Via the watchful eyes of our good friend @WinObs came a simple tweet about the new Alarms App in Windows 10 JTP with the screenshot as above. Of course I became curious as I haven’t had the time to checkout the app. I was instantly blown away. It is the most complete Alarms App we’ve been asking for and top it all, it has World Time Zone built-in! Continue reading
Our favorite hero Bavo Luysterborg got into discussion of bringing back the Start Screen as you can see above. The point is whether this trick that worked for Build 9841 would work for 9926.
He went ahead and tried it himself as follows:
Bring back the pre-9926 start menu in 9924:
HKCUSoftwareMicrosoftWindowsCurrentVersionExplorerAdvancedEnableXamlStartMenu – DWORD 0
He then tweeted the following:
Here is another gem from Windows 10 January Technical Preview for all of you Students out there to track your Study Schedules etc. It is a good place to start your day and make plans for your courses. You can enter Course, Assignments and Exams. You can link to Outlook Mail app, OneNote and your files on OneDrive. Continue reading
There is a new Support App in Windows 10 January Technical Preview to obtain support directly from Microsoft for Windows. This shows how serious Microsoft is about it’s business of converting Windows into a Service. There are lot of people that will be needing assistance understand this new Windows and understanding the new Service structure. Continue reading
I was using OneNote a moment ago and I had noticed my new Windows 10 January Technical Preview has finished all updates after install and wants to reboot. So I finished my work, saved everything that needed to be saved and I restarted the machine. Continue reading
Microsoft is about to reveal its true vision of Windows 10, in their Windows 10 event slated for January 21, 2015. We expect Microsoft will cover the updates to Windows 10 desktop since the last build release in November 2017, with Windows 10 build 9879. We also expect Microsoft to unveil Windows 10 for phones and tablets, along with the continuum feature for convertible touch PCs. Furthermore, we are counting on Microsoft to show off some cool advances in gaming on the PC, which they have fallen short of for the last decade. Will Microsoft make a new contender against Steam? Only time will tell.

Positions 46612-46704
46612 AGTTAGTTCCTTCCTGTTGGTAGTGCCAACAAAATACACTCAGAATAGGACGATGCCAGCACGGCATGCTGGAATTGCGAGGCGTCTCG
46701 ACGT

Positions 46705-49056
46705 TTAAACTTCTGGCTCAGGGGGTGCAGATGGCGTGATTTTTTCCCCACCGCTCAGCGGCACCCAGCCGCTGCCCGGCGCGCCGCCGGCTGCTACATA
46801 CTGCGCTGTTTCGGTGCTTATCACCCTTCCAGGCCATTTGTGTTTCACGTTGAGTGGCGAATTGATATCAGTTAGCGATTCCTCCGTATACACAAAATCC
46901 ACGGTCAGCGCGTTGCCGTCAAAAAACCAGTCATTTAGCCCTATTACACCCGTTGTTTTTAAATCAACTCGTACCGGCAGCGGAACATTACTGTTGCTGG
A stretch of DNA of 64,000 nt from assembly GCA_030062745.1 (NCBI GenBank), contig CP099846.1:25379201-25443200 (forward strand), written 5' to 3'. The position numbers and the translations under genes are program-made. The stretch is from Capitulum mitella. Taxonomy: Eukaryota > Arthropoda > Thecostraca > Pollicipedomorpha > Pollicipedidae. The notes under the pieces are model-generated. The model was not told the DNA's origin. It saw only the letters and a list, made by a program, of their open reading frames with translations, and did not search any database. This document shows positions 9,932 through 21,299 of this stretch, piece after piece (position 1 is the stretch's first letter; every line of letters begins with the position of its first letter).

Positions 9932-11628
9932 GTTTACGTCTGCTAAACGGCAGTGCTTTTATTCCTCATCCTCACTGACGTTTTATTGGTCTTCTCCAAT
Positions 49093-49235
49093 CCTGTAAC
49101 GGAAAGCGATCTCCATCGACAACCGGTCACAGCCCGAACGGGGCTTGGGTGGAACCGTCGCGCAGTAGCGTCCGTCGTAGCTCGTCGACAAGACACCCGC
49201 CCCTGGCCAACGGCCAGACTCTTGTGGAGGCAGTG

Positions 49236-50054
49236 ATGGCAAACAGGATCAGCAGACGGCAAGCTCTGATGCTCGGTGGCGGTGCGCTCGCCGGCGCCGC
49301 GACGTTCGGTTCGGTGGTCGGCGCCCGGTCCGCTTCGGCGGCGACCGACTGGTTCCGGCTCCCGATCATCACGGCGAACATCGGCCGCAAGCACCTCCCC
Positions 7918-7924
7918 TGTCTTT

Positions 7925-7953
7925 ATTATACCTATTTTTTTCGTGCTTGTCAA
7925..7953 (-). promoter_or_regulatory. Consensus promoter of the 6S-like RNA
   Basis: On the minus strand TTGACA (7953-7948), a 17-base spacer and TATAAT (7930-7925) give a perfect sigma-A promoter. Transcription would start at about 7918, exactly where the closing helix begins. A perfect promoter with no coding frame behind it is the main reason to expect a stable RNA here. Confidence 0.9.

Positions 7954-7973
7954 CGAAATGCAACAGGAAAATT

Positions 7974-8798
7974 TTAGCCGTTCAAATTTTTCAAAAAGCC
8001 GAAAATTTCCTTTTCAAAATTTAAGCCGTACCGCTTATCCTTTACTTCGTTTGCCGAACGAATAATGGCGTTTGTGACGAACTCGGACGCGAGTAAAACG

So let’s find out together. Let’s watch the event as it happens…Live! If you miss the event, don’t worry, as you can still watch the rerun. Click the link below to watch the event. Enjoy!
Here’s another subtle change in Windows 10 File Explorer before next week’s revelations. The ubiquitous Network Neighborhood node or ‘Network’ as it was shortened to in Windows 8 has now changed name again. You will be calling it ‘Computers and Devices’ forthwith; which is basically what you do with that node anyway. You use it to see connected computers and devices on your network. Continue reading
There was a time we users were extremely frustrated because we were unable to install Windows 8.1 using any Windows 8.0 product key. This was a nonsensical decision by Microsoft because Windows 8.1 was a free upgrade to all Windows 8.0 users, and, furthermore, Windows 8.1 could be activated using a Windows 8.0 key. But that same key couldn’t be used to install the OS. One had to obtain a Windows 8.1 key. Fear not, folks. The times have changed, as we can now install Windows 8.1 using our 8.0 product key. Continue reading